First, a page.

According to the U.S. Census Bureau, since 1790, the U.S. has conducted a decennial census counting the population in order to ascertain how “Representatives and direct Taxes shall be apportioned among the several States which may be included within this Union, according to their respective Numbers …” (Article I, Section 2 of the Constitution).
At the time of the first census, the U.S. population numbered 3,929,214 across 13 states, three districts (Maine, Kentucky, and Vermont), and one territory (Tennessee). It occurred “more than a year after the inauguration of President Washington and shortly before the second session of the first Congress ended. Congress assigned responsibility for the 1790 census to the marshals of the U.S. judicial districts under an act which, with minor modifications and extensions, governed census taking through 1840. The law required that every household be visited, that completed census schedules be posted in ‘two of the most public places within [each jurisdiction], there to remain for the inspection of all concerned …’ and that ‘the aggregate amount of each description of persons’ for every district be transmitted to the president.”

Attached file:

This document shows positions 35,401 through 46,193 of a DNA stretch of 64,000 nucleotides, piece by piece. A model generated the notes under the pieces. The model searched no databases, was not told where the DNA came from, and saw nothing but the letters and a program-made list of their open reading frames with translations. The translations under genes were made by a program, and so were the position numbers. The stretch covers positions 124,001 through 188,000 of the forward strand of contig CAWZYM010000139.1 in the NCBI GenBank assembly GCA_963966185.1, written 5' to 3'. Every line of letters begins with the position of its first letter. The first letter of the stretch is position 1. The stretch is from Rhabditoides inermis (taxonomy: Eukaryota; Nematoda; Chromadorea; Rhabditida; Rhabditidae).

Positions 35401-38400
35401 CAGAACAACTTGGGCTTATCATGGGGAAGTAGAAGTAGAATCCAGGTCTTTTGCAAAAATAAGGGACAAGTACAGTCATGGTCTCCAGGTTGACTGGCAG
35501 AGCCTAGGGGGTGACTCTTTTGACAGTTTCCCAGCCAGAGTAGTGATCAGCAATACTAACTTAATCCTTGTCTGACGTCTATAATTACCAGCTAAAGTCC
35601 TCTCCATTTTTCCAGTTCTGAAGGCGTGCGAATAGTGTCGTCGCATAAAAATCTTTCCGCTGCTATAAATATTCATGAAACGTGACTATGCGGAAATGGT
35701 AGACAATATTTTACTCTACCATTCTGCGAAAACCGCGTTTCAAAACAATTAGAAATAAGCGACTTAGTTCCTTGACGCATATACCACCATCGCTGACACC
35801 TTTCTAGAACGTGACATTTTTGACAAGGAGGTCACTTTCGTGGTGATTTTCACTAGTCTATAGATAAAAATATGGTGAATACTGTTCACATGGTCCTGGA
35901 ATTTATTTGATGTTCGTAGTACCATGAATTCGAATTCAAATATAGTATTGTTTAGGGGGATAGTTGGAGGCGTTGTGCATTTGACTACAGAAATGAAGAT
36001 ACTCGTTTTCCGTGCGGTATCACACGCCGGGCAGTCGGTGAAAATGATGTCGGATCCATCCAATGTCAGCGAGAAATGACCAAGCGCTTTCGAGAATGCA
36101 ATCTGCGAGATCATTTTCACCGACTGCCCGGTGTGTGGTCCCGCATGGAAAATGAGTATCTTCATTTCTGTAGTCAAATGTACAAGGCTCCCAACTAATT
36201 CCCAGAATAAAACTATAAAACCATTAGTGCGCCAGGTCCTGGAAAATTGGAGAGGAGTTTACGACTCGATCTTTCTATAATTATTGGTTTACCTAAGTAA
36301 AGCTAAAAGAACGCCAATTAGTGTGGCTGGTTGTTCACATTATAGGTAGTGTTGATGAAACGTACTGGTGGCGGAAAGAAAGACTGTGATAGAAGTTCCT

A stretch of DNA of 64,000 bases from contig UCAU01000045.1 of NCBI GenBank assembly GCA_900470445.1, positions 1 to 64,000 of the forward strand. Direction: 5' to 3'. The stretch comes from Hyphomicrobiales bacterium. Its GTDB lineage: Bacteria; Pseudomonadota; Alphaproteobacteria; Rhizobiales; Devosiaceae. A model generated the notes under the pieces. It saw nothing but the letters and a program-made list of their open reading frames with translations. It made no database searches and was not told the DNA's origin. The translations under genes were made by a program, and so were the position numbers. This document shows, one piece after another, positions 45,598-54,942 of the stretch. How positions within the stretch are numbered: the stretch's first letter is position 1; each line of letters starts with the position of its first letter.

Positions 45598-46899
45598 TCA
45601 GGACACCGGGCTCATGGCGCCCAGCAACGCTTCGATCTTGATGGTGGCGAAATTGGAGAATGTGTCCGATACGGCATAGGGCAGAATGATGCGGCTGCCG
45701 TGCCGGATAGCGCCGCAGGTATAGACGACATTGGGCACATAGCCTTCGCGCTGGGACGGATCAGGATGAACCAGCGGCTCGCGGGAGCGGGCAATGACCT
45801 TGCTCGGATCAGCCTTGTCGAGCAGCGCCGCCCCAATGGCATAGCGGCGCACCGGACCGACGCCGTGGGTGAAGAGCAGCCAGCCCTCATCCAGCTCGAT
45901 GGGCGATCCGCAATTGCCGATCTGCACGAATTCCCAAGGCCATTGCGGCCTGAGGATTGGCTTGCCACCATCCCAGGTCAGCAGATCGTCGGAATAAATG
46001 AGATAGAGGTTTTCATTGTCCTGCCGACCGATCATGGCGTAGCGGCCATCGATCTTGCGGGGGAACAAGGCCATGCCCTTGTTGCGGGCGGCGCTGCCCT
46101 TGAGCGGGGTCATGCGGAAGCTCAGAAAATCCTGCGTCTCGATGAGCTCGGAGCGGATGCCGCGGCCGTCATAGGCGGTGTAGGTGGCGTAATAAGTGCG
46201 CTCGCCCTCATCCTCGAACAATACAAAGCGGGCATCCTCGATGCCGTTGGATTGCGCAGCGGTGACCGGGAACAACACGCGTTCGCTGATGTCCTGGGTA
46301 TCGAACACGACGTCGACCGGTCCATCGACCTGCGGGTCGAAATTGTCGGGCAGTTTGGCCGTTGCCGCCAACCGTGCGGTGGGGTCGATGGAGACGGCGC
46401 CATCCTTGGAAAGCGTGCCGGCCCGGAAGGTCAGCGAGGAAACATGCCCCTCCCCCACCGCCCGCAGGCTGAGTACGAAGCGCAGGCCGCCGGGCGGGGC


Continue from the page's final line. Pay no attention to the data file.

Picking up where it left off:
U.S. marshals were tasked with asking only six questions relating to the numbers of the following:
- Free White males of 16 years and upward (to assess the country’s industrial and military potential)
- Free White males under 16 years
- Free White females
- All other free persons
The U.S. population now hovers around 327.2 million. Census data is still collected every 10 years, but it is primarily done via mail. If a mailed form is not returned, then a census worker will visit the property to attempt a count. Counting the homeless presents a unique challenge, so census workers investigate numbers of individuals at shelters or living on the streets. Rural communities also present a problem and are often visited by census workers to obtain a count.
Libraries’ Role in the Census